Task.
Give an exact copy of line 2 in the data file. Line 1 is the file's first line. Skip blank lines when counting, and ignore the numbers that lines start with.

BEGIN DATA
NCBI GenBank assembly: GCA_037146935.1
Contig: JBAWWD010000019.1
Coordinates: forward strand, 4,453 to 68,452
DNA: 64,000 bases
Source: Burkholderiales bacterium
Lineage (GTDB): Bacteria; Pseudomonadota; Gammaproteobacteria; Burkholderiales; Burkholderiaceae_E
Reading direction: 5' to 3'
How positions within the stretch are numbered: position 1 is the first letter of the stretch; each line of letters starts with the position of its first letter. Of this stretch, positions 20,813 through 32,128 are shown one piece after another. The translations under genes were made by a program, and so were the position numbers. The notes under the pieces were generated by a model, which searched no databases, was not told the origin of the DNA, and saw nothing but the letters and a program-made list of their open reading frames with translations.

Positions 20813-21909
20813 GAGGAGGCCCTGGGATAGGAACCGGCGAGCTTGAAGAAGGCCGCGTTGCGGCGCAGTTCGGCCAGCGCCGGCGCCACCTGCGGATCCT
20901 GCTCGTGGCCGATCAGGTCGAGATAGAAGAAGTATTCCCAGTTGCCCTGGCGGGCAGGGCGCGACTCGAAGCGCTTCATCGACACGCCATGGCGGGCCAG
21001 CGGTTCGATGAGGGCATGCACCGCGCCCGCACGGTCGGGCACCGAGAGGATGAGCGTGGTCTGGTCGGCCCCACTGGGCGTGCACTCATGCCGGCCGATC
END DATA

Contig: JBAWWD010000019.1